A car accident can be a very traumatic experience. Victims are often shaken and not thinking clearly. If you ever are hurt in a car accident, here are several things to remember:
It is important to get to a physician as soon as possible. Often, accident victims do not realize the full extent of their injuries at the scene of an accident. What can seem like fleeting soreness might be more significant. Let a trained physician assess the injury. Seeking early medical assistance is important for your own well-being and it is equally important to prove a case against the at-fault driver. Don’t overlook the importance of properly documenting the injuries so that causation can be established at trial. Make sure to report all of your pain and injuries to the doctor; don’t just focus on the most concerning ones.
It is often wise to call the police when an accident occurs. Although an officer’s conclusions in a police report are not admissible evidence at trial, witness statements and evidence preserved or documented by officers is admissible. A police report usually prevents an at-fault driver from disputing liability. If no police report is prepared, it is critical that you obtain the information from the at-fault driver and the names and information of witnesses at the scene.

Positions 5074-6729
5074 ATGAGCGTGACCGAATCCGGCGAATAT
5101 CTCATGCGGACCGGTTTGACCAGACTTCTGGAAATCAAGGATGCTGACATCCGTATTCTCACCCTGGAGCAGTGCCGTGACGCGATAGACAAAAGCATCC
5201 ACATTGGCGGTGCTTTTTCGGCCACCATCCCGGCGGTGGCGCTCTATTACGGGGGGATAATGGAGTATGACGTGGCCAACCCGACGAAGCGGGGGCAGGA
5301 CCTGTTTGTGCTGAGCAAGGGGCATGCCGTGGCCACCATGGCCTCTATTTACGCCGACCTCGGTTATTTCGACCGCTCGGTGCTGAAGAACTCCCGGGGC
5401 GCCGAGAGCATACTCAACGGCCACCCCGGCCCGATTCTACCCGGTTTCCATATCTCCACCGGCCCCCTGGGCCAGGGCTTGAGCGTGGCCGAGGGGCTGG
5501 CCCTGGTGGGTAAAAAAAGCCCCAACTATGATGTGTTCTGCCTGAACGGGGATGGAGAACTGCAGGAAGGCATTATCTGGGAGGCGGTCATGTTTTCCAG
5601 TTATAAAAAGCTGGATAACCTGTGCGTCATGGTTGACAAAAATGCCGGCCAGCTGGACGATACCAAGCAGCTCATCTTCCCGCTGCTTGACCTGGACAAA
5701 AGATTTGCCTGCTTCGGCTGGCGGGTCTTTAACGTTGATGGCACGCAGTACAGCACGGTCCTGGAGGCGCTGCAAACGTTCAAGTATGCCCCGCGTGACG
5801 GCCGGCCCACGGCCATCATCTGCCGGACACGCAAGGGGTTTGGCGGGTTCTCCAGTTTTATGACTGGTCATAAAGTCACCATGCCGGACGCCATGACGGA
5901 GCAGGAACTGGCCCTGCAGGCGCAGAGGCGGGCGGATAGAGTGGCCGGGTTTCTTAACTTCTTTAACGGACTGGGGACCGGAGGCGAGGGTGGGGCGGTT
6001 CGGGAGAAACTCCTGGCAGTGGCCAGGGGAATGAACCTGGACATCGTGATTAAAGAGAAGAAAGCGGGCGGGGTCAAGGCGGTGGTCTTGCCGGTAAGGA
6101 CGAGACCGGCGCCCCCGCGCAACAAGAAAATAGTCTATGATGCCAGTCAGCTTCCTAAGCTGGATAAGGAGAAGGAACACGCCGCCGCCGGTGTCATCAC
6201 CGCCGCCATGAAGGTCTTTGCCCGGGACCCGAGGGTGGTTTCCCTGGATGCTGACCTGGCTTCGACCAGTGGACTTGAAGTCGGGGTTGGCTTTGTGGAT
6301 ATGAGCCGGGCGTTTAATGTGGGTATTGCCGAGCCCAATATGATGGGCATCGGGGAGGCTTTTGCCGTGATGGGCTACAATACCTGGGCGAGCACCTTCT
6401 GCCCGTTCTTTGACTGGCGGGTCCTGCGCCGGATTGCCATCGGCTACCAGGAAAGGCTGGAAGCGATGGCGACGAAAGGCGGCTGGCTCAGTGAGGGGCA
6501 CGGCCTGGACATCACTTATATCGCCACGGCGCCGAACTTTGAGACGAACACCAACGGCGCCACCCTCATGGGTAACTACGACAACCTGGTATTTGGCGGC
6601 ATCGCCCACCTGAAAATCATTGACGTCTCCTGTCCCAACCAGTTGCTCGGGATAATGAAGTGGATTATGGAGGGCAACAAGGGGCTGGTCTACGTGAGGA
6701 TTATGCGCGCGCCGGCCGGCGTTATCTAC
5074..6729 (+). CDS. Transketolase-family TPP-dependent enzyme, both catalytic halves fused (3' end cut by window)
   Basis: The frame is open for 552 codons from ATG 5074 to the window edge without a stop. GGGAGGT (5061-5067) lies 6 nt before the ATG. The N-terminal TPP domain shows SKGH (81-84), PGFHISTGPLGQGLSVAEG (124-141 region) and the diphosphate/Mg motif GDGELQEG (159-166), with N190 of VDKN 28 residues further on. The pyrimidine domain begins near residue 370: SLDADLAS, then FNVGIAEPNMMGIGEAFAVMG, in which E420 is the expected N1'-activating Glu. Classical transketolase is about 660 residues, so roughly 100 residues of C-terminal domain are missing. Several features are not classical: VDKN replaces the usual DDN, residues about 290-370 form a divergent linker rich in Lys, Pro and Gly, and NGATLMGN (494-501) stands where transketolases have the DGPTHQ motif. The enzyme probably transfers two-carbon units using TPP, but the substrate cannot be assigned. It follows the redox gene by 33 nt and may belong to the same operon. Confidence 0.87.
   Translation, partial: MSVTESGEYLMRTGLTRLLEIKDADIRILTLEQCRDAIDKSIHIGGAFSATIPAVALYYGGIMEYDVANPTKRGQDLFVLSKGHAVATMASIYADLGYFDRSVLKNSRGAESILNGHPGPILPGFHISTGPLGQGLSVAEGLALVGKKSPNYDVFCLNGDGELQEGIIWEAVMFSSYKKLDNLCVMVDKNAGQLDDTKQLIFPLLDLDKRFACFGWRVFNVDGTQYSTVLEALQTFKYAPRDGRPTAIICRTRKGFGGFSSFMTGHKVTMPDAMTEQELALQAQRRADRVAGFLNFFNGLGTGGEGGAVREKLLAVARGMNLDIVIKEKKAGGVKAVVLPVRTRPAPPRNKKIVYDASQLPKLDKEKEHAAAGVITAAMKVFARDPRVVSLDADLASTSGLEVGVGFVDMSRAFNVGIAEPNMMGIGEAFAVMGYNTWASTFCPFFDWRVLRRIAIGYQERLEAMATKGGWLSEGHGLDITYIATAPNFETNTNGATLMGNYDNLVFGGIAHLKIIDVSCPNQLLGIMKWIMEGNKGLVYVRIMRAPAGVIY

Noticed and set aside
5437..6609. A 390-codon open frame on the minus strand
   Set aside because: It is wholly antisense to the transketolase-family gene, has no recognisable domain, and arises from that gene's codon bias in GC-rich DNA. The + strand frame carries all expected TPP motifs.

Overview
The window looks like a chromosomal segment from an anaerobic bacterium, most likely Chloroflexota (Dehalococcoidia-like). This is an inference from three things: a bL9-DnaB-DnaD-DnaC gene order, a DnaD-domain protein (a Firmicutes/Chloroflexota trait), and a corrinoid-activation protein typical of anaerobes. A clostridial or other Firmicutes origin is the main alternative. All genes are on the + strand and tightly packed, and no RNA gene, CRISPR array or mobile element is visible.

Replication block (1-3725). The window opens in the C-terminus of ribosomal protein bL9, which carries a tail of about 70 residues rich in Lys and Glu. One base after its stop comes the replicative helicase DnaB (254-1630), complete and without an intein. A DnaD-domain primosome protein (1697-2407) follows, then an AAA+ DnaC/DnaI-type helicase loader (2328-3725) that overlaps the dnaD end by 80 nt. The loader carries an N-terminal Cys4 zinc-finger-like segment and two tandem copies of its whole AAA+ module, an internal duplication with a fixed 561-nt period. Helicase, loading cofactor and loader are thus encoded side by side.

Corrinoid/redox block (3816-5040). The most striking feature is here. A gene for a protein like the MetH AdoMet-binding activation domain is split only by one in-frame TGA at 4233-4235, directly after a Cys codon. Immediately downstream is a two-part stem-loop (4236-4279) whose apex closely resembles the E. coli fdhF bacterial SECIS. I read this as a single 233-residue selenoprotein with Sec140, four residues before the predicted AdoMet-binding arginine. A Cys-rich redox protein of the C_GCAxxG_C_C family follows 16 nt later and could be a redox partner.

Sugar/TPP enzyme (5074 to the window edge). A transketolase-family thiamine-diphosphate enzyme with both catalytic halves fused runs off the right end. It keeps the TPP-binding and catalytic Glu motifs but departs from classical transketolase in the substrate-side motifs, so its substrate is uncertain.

Your automobile insurance policy has important information for you even when the accident was not your fault. Uninsured and underinsured motorist coverage exists to protect you in the event that the at-fault driver has no insurance or does not have sufficient coverage to pay for your injuries. In addition, your insurance policy may have medical payment coverage. That coverage is there to pay for your medical bills regardless of who is at fault for the accident. Your insurance declaration’s page will contain this information.
Insurance adjusters appear to be more and more aggressive in pursuing early statements from victims of automobile accidents. We have even heard stories of insurance adjusters appearing at victims’ homes with releases in hand. Do not give any statements and do not sign any documents that might release the other driver from liability without first contacting an attorney.
It is important to properly document both your injuries and the damage to the vehicles. If possible, take photographs at the scene of the accident so that you can obtain photographs of both vehicles. If not, be sure to take photographs of your own vehicle before it is repaired or sold. This will help down the road if an accident reconstruction becomes necessary. If your injuries are visible, take photographs of the bruising, bleeding or roadrash. This will help demonstrate that the injuries were caused by the accident.
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